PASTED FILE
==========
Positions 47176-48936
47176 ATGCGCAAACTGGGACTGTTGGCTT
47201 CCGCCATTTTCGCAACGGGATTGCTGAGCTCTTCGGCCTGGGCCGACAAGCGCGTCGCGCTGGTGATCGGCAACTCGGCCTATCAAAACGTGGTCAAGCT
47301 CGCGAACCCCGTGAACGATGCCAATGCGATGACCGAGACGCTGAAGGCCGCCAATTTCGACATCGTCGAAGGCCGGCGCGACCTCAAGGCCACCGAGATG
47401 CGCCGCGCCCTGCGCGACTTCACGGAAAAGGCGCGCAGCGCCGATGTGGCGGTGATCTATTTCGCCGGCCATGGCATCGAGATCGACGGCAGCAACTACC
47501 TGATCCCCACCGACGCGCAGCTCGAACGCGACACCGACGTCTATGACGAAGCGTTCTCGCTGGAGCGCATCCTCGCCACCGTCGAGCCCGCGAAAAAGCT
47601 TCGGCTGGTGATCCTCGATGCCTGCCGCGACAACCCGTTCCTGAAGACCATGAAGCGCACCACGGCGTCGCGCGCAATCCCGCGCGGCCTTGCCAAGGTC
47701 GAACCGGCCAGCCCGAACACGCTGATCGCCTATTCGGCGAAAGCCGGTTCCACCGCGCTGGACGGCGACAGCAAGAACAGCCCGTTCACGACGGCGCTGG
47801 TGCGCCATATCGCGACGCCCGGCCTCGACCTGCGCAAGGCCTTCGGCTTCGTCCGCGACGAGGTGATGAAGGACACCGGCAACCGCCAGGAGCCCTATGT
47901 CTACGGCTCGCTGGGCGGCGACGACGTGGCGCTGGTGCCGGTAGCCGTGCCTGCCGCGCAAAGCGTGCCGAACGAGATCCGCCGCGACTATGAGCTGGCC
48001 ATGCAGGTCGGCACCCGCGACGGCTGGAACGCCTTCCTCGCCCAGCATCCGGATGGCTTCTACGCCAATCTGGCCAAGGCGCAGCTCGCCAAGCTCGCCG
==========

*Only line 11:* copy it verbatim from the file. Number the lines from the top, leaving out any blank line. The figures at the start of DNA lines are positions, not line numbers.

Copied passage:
48001 ATGCAGGTCGGCACCCGCGACGGCTGGAACGCCTTCCTCGCCCAGCATCCGGATGGCTTCTACGCCAATCTGGCCAAGGCGCAGCTCGCCAAGCTCGCCG